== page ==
Although officially we are in a Holocene epoch, the Anthropocene might have begun.
The Anthropocene Epoch
On a geologic time scale, in descending time-length order, an eon is longest, then we have eras and periods. Most brief, epochs and ages come next. To determine where we are on our geologic time scale our focus is rock strata. The fossil characteristics that differentiate rock strata can determine our geologic time scale location.
As an epoch reflecting the impact of humans on ecosystems and climate, the Anthropocene might have begun. Its start date could have been as far back as the Industrial Revolution or as recent as 1950. But still, the International Union of Geological Sciences (IUGS) has not officially decided it is a new era nor selected a name. Instead, having begun 11,700 years ago, the Holocene continues.
I’ve added the arrow to the Axios graphic:
There is though an Anthropocene Working Group that concluded in 2016 a new epoch called the Anthropocene recently began. Calling 1950 the takeoff date, they believe that was when the impact of human activity accelerated. Others though, disagreeing with a “speck” on a million year time line, believe a recent human impact cannot compare to the birth of a mountain or the death of the dinosaurs.
Our Bottom Line: Geologic Tradeoffs
For the scientists that believe in a new epoch, the human economic role creates a unique tradeoff. It takes us back to the end of the 18th century and the Industrial Revolution when human economic activity accelerated. As a result, millions of individuals moved from inadequate food and shelter to a more substantial standard of living. Although probably not the beginning of the Anthropocene, it was an increasingly affluent economic environment with heightened carbon emissions from coal-powered machines. So yes, while those machines multiplied output and brought comfort, they also jumpstarted the forces that generated climate change and polluted air.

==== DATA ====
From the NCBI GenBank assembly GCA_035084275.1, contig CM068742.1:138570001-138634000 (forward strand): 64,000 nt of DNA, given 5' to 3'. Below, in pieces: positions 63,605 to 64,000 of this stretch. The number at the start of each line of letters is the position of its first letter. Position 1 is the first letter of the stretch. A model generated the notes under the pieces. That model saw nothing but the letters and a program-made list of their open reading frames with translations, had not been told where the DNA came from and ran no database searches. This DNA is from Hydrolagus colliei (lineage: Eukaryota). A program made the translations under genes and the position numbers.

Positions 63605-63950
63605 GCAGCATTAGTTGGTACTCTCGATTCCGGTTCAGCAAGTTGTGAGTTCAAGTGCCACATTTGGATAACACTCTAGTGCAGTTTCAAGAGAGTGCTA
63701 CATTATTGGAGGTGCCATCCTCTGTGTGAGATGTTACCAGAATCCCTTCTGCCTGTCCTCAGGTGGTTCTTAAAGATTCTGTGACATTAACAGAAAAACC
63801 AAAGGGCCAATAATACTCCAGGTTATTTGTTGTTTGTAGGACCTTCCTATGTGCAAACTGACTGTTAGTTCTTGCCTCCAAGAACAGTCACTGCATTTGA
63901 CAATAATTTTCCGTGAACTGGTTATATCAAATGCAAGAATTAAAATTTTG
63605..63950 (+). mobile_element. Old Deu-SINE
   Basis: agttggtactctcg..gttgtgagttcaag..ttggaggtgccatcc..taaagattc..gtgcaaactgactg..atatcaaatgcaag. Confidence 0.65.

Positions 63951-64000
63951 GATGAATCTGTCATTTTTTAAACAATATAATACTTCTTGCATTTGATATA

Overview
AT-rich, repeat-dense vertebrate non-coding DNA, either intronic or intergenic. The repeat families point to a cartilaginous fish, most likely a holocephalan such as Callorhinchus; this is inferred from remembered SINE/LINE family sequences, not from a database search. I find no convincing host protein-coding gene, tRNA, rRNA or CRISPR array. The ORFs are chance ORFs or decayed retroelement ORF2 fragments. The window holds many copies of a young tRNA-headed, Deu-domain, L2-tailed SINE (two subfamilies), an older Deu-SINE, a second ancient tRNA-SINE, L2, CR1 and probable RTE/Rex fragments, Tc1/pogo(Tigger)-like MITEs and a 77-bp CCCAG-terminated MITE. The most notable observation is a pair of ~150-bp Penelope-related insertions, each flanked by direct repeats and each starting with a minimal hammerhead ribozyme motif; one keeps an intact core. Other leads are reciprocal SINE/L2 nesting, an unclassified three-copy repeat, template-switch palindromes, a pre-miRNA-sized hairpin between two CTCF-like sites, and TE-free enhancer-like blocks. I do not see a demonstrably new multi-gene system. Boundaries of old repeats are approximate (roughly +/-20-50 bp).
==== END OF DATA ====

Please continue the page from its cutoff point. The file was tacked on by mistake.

Below, you can see the vastly diminished proportion of people living in extreme poverty:
By establishing a new epoch characterized by the human impact on the earth, we are formally recognizing the tradeoff between economic growth and enviromental degradation.
My sources and more: My daily Axios podcast and this linked article alerted me to the possible existence of the Anthropocene. From there, National Geographic confirmed the possibility of a new epoch. However, shown by The Atlantic, not everyone agrees that just 75 years or even several hundred can signal an epoch.